American and Russian Scholars to Discuss Thomas Jefferson and Tsar Alexander I at Moscow Conference
Russian-American relations, particularly between 1800-1815, to be the focus
FOR IMMEDIATE RELEASE - Monday, October 10, 2011
Media Contact: Lisa Stites, 434-984-7529
CHARLOTTESVILLE, VA.—Prominent American and Russian historians will gather in Moscow from October 13 to 14, 2011 for a two-day symposium entitled, “Idealism, Statecraft and Foreign Policy in Jeffersonian America and Russia of Alexander I,” at the Russian Academy of Sciences.
The Robert H. Smith International Center for Jefferson Studies at Monticello, the Institute of World History of the Russian Academy of Sciences, and the Russian Association for the USA History Studies have teamed up for the first time to present this symposium that will feature former U. S. Senator, Professor Gary Hart, and Pulitzer prize-winning historian, Professor Gordon S. Wood. They will be among the twenty American and Russian scholars who will examine Russian-American relations between 1800 to 1815, the attempts of Russia and the United States to counter Napoleon, and the efforts of Thomas Jefferson and Tsar Alexander I to act as enlightened leaders.
In 1804, President Thomas Jefferson received a plaster bust of Tsar Alexander I of Russia from the American consul general, Levett Harris, in St. Petersburg. After Alexander I’s ascension to the Russian imperial throne in 1801, Jefferson expressed his optimism that the young ruler represented the values of an enlightened monarchy. He wrote, “The apparition of such a man on a throne is one of the phænomena which will distinguish the present epoch so remarkable in the history of man. But he must have an Herculean task to devise and establish the means of securing freedom and happiness to those who are not capable of taking care of themselves. Some preparation seems necessary to qualify the body of a nation for self-government … Alexander will doubtless begin at the right end, by taking means for diffusing instruction and a sense of their natural rights through the mass of his people, and for relieving them in the meantime from actual oppression.” (Thomas Jefferson to Joseph Priestley, November 29, 1802)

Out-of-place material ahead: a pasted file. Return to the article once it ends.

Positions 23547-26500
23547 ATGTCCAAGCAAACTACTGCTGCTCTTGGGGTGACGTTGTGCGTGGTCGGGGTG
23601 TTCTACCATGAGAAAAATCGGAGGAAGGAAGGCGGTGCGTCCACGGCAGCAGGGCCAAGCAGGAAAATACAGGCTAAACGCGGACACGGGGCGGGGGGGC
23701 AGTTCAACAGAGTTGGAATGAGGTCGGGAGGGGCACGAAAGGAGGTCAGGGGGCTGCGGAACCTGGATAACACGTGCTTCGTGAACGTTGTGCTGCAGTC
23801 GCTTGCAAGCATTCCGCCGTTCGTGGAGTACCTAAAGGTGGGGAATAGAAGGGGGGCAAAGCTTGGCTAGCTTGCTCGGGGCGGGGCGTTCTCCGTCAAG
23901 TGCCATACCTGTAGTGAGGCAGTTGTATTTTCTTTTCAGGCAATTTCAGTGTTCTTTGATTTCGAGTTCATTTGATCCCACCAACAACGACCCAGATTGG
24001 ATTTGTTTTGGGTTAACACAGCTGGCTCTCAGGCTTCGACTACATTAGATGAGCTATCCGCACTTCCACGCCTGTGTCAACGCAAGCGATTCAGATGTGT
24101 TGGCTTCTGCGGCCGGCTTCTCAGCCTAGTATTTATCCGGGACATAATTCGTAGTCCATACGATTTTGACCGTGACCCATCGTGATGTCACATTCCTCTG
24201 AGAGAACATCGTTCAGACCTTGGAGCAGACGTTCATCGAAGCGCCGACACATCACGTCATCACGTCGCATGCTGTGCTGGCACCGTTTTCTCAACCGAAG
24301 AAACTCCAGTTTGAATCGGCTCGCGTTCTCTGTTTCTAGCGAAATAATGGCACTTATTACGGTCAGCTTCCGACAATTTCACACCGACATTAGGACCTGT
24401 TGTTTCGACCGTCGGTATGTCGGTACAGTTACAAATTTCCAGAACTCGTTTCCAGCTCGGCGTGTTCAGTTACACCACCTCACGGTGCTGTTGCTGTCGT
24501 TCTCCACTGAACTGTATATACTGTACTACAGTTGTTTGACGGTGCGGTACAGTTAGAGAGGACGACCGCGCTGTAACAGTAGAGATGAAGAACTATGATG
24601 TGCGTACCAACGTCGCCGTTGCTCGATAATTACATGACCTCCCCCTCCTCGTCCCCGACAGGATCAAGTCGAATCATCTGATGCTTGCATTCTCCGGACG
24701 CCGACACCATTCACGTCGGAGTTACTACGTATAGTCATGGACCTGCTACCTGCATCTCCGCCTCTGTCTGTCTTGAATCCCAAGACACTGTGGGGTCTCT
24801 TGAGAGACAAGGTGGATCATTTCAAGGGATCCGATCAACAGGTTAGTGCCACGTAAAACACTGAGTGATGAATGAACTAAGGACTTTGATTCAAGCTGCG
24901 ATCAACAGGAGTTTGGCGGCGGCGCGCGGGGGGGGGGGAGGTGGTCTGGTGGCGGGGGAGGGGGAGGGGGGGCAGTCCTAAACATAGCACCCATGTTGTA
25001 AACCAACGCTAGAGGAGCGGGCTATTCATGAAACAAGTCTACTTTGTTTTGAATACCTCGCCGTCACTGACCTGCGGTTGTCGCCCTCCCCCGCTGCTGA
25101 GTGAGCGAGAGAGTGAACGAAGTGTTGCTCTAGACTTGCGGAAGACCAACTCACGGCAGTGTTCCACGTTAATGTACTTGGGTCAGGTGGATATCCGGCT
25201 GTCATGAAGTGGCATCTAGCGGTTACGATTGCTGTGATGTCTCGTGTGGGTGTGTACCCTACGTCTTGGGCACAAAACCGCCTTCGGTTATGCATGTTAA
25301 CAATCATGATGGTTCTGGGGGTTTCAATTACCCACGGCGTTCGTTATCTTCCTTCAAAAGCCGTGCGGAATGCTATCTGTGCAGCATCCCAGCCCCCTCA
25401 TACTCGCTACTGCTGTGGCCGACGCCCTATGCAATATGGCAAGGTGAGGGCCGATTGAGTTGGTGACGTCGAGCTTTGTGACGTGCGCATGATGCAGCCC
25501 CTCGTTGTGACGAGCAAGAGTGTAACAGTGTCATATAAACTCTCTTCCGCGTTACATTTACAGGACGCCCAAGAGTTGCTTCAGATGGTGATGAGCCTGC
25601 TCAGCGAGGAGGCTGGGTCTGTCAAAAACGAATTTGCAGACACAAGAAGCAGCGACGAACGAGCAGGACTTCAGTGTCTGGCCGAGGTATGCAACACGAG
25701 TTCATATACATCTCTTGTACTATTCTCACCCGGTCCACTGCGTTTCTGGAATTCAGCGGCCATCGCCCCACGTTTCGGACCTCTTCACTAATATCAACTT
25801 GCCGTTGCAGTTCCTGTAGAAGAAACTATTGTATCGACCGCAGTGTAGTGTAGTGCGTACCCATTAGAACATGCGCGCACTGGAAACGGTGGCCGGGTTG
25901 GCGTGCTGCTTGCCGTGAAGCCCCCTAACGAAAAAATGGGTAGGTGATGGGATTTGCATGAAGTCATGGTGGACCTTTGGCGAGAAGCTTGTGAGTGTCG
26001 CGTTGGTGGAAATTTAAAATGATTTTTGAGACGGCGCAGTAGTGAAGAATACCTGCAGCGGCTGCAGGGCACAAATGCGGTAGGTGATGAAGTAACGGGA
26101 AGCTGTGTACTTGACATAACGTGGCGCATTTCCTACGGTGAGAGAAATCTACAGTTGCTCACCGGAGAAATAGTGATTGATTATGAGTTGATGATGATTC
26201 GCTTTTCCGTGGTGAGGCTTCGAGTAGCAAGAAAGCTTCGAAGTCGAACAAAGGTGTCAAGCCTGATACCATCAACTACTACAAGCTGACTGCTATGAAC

Jefferson was president of the United States during the early part of Alexander’s reign from 1801-1825. The challenge posed by Napoleon and the attendant international strife disrupted the Enlightenment ideals that these visionaries hoped to realize. Jefferson later displayed Alexander’s bust in the parlor at his home at Monticello opposite a bust of Napoleon as a testimony to his belief that Alexander was a virtuous and enlightened monarch in contrast to Napoleon’s despotism. To Alexander, Jefferson wrote, “It will be among the latest & most soothing comforts of my life to have seen advanced to the government of so extensive a portion of the earth & at so early a period of his life a sovereign whose ruling passion is the advancement of the happiness and prosperity of his people; and not of his own people only, but who can extend his eye & his good will to a distant & infant nation …” (Thomas Jefferson to Tsar Alexander I, April 19, 1806).
“This first-ever joint conference in Moscow demonstrates Monticello’s continued commitment to global outreach,” said Leslie Greene Bowman, President and CEO of the Thomas Jefferson Foundation. “We are delighted to have this opportunity to advance Jeffersonian scholarship and dialogue with our Russian counterparts, and to further Russian-American ties. Jefferson expressed great hopes for Tsar Alexander’s success, calling the monarch ‘the friend of peace, of justice & of human happiness.’ This conference brings together two contemporary heads of state who were men of the Enlightenment.”
“This is the first time Russian and American academicians are gathering to discuss the ideas surrounding government and foreign policy held by Jefferson and Tsar Alexander, as well the historical ties between the United States and Russia,” added Andrew Jackson O’Shaughnessy, the Saunders Director of the Robert H. Smith International Center for Jefferson Studies at Monticello. “It is also significant that this will be the largest group of foreign scholars we have had in an overseas conference in recent years, with three-quarters of our participants coming from Russian institutions. The Robert H. Smith International Center for Jefferson Studies is dedicated to stimulating interest in Jefferson’s ideas and in American history outside the United States and this symposium further enlarges our network of scholars around the world.”